When Joseph Nkandu set off to work with coffee farmers to boost productivity in 1999, hardly did he anticipate that by now, the works of his hands would have positively transformed the social and economic statures of more than half a million farmers and earning him international recognition.
Nkandu 40, also a prominent coffee farmer was by end of last year elected an Ashoka Fellow by the World’s leading network of highly revered social entrepreneurs, extraordinarily change makers who find new solutions to social problems without necessarily targeting personal gains (profit).
Nkandu’s life Fellowship at the Washington-based body (Ashoka) comes as a prestigious award for successfully leading a team-work at The National Union of Coffee Agribusinesses and Farm Enterprises (NUCAFE), a body that has for more than a decade worked with coffee farmers, guiding them through the dynamics of the modern farming, marketing and entire coffee value chain.
According to a document from Ashoka, Nkandu’s systematic selection was premised on his efforts to spearhead and realise untold benefits of the Farmer Ownership Model (FOM), an architecture directed at changing the role of the middlemen in the coffee value chain and increasing the monetary value that farmers retain, thus salvaging smallholder farmers from the plight of losses.
His new idea of the F.O.M that changes the system that breeds farmers as beggars, the entrepreneurial quality that builds an eco-system that connects social and business sectors, ethical fiber, creativity and overall social impact that brings to light dignity and plight of farmers were the basis for his international recognition.
Although coffee is the most lucrative agricultural enterprise in Uganda, the value chain leaves coffee farmers with less than 2% of the retail value, leaving most of them trapped in a vicious cycle of poverty, yet they play the most important roles along the production chain.
Through Nkandu’s leadership, NUCAFE helps farmers form associations to enable them share technical knowledge about modern coffee farming, harvesting, postharvest handling, marketing and collective entrepreneurship.
“With the FOM, much has been achieved in terms farmer to farmer relationships, improved production and productivity after farmers have been helped to market their coffee as groups after taking the produce through a number of stages up to the level of marketing graded coffee that fetches more money that previously went to middlemen,” Nkandu said while speaking to Sunday Vision.
FOM redefines the role of farmer organizations and transforms them from merely buyers to partners who work with farmers to increase the shared value that they receive from coffee sales.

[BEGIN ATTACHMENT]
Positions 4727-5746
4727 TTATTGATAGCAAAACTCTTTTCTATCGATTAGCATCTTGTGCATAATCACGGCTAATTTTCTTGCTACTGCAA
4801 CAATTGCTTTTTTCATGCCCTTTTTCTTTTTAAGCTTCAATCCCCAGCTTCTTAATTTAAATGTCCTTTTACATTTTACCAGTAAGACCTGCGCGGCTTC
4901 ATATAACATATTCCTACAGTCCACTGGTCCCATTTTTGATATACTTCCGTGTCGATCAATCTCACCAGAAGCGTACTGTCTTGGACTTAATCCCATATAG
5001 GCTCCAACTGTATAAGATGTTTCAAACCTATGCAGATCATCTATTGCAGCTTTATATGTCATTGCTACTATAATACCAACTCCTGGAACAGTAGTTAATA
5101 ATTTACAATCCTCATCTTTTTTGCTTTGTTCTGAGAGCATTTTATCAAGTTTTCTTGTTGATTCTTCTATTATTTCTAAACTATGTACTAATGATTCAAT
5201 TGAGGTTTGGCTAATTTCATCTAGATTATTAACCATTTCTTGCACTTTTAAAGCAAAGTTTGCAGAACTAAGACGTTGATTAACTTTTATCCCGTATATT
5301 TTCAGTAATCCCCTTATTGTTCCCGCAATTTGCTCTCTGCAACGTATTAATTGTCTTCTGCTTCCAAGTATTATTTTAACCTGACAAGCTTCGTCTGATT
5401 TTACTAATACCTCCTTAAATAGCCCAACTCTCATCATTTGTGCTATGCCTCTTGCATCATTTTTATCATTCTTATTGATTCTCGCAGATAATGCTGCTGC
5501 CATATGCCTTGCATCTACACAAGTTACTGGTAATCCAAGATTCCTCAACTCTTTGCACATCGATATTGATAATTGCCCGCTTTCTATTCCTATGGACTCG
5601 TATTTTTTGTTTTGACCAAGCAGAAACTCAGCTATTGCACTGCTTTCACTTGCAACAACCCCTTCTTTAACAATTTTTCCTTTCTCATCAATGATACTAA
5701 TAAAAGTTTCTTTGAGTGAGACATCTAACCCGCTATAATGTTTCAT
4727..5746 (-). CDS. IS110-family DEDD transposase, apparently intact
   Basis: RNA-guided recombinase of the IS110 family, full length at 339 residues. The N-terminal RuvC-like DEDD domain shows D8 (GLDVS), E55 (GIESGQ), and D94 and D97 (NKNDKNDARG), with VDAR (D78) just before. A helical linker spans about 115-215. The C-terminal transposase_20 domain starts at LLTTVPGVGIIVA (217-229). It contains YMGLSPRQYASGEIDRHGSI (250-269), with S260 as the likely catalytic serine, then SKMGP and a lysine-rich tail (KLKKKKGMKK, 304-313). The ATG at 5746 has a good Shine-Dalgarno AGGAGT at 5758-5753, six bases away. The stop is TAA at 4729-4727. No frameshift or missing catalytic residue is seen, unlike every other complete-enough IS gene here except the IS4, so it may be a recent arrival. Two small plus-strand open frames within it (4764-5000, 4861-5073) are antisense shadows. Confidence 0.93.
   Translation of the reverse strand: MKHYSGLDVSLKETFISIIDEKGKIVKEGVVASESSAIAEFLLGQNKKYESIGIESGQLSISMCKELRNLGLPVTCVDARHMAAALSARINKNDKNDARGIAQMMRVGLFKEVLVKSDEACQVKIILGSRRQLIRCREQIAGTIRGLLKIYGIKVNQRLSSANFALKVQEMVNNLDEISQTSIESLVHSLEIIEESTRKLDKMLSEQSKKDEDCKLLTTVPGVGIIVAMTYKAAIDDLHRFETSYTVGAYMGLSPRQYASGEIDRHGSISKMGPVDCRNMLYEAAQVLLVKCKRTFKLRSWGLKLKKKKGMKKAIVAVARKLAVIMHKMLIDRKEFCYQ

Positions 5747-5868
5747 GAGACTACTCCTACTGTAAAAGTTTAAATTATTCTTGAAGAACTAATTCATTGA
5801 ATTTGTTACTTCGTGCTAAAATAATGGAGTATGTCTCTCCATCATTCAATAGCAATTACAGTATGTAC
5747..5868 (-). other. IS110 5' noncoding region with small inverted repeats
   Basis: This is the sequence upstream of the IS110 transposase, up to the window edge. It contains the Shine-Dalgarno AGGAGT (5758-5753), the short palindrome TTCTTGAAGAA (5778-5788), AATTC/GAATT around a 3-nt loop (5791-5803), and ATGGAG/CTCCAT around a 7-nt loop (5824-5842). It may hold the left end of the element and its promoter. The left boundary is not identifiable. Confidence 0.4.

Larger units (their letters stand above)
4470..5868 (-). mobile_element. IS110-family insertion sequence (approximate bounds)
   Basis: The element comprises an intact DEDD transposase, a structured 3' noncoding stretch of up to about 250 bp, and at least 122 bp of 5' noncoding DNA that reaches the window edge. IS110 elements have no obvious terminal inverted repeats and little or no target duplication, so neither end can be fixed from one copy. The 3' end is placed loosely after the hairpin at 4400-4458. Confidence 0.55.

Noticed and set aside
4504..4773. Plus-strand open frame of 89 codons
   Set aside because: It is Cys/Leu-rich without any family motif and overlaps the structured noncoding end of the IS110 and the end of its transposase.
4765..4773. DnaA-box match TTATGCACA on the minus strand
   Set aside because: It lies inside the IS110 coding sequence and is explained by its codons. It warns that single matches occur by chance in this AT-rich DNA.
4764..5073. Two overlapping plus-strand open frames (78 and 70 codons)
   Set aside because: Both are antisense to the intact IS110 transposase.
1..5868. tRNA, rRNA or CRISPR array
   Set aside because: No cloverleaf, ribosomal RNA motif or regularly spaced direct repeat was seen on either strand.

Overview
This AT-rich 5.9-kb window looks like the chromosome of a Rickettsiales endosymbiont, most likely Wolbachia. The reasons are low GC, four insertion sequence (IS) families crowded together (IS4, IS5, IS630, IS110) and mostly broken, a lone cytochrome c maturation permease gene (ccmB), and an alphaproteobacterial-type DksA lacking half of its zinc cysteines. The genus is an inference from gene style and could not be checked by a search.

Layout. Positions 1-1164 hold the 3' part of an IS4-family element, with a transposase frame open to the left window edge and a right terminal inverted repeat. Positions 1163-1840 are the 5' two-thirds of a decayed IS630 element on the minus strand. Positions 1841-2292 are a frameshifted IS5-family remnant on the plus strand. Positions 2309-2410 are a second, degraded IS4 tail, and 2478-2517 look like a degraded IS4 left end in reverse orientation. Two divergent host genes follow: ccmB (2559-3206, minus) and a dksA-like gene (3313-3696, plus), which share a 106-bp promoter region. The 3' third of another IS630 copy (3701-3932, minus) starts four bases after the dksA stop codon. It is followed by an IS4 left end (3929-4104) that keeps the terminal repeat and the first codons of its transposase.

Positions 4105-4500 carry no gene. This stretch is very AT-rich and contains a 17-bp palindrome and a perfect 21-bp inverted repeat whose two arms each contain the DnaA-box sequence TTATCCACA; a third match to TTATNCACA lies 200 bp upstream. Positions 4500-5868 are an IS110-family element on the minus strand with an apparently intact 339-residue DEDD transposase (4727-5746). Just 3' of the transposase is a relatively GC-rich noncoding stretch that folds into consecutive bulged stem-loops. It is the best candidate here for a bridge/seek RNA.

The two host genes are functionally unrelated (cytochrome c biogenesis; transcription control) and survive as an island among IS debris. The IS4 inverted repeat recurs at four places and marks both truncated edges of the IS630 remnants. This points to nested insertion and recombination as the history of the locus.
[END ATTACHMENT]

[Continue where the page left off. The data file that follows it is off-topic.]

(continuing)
Coffee processors are introduced to a new win – win relationship with farmers where, instead of buying raw material coffee from farmers at low prices and reselling this to the next player downstream, they are now offering their expertise and facilities to farmers for a fee. In doing so, they enjoy higher operational capacity and increased revenue.
Simultaneously, this value addition allows farmers to retain ownership of a more valuable form of coffee that earns them a higher return in the market.
By the last quarter of calendar year 2013, NUCAFE had mobilised a membership of 160 coffee farmer associations and cooperatives comprising over 600,000 farmers. Farmers have been holding onto their produce to the extent of even exporting directly high end markets in Europe, China, America and Canada.
Ponsiano Kamanzi, a prominent coffee farmer in Bunjakko Island recounts that before NUCAFE worked with him and other farmers in his locality, some people used to sell off their coffee as early as at the flowering stage, until they got saved by the farmers’ body that linked them to markets.
During a recent media tour of the Bunjakko area, it was evident that the benefits from coffee farming were the reason for transition of families from ramshackled homesteads into the multi-million modern houses.
“We are also installing a coffee processing plant, by the end of next year, some farmers will be marketing coffee as a finished product,” says Nkandu.
The same body under the chairmanship of former finance minister and farmer Gerald Ssendaula was instrumental in advocating for the recently launched National Coffee Policy, the first of its kind in the country to be advocated for by the citizens.
Nkandu says that his works have been possible largely because of compassionate leadership, the innovation of FOM that empowers farmers as collective entrepreneurs, team-based culture of staff, institutional transformation and relationship with partners that support farmer initiatives such as the DANIDA programs; Agricultural Sector Support Programme, ABi Trust, TRIAS, Agriterra, ITC and other stakeholders in coffee development.
He is further confident that most of the smallholder farmers he works with will be the first to realise Uganda’s Vision 2040 targets of each household earning sh20m per year. NUCAFE targets a membership of one million farmers in the next ten coming years.
In a separate milestone, NUCAFE emerged winner of the Income Diversity category of Africa Farmer Organisation of the Year Award (FOYA) 2013 organized by AGRA (Alliance for a Green Revolution in Africa) and worn also the East Africa inclusive Agribusiness Model of year 2013 under the East African Agribusiness Summit organised by Focus on East Africa.